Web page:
(I’m Gonna Let It Shine?)
Once upon a time I loved to sing. When I was little, before the age of 6, I would sing out loud, unrestrained, for all to hear. I have a distinct memory of standing on the over-sized hearth in the family room of our new house in Mississippi, only a few weeks before Christmas when I was 5. This was my stage, front and center, and I would belt out the new song I had just learned at my new school, “Go Tell It on the Mountain.” There was going to be a Christmas concert soon, and since I had only just arrived, I had to learn all the songs fast if I wanted to be part of the show. And oh, how I did! And so I practiced from my new stage, and sang my little heart out, despite the mixed-up feelings I had inside.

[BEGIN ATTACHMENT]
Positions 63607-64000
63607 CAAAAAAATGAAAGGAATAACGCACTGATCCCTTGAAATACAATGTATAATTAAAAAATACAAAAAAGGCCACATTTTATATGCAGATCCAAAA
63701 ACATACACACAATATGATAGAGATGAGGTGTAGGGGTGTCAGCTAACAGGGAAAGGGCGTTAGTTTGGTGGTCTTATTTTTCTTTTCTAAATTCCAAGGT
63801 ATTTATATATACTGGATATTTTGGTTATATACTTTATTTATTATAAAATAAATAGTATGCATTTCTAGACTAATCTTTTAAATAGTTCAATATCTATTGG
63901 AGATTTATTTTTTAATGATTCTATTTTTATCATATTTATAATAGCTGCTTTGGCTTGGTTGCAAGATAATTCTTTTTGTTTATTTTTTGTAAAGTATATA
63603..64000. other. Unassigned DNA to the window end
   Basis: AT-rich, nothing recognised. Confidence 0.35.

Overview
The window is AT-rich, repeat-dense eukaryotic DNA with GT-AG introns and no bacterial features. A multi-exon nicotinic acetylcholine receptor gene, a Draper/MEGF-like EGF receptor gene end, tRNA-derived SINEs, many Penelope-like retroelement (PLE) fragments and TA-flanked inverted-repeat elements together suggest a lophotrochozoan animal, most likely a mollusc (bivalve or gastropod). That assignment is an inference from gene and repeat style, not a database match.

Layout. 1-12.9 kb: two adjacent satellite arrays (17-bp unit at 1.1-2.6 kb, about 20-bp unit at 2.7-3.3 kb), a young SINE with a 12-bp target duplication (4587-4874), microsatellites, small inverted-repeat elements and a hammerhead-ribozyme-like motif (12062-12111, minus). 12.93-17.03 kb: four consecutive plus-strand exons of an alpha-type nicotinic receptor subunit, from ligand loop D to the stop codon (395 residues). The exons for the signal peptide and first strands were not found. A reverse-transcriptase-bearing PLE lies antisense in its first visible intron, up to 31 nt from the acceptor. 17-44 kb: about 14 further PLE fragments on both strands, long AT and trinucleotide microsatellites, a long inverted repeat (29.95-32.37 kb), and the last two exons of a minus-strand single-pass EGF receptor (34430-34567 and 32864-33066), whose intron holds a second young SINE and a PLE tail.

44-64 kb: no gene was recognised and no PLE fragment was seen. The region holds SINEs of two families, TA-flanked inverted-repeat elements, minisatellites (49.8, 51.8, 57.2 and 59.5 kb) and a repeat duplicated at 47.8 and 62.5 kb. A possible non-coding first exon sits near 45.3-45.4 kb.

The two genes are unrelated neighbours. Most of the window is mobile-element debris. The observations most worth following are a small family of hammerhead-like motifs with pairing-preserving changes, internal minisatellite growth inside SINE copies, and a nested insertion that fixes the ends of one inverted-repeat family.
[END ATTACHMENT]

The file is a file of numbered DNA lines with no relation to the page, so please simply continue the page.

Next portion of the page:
It is not lost on me now, as an adult, the irony of this particular choice of song being sung at a school concert in Mississippi. “Go Tell It on the Mountain” is an African-American spiritual song, not something that I had even heard of in my native state of Texas. But it was a Christmas carol staple in my new hometown, one where the public schools were still being forced in integrate in the 1980s and the KKK was a regular fixture on the street corner near our new home. On our first trip to the grocery store, I wondered out-loud to my mother why those men were in their Halloween costumes when it was clearly Christmastime. We had only moved 450 miles, but it felt like we moved into an entirely new dimension, backwards in time perhaps. We were most definitely not in Texas anymore.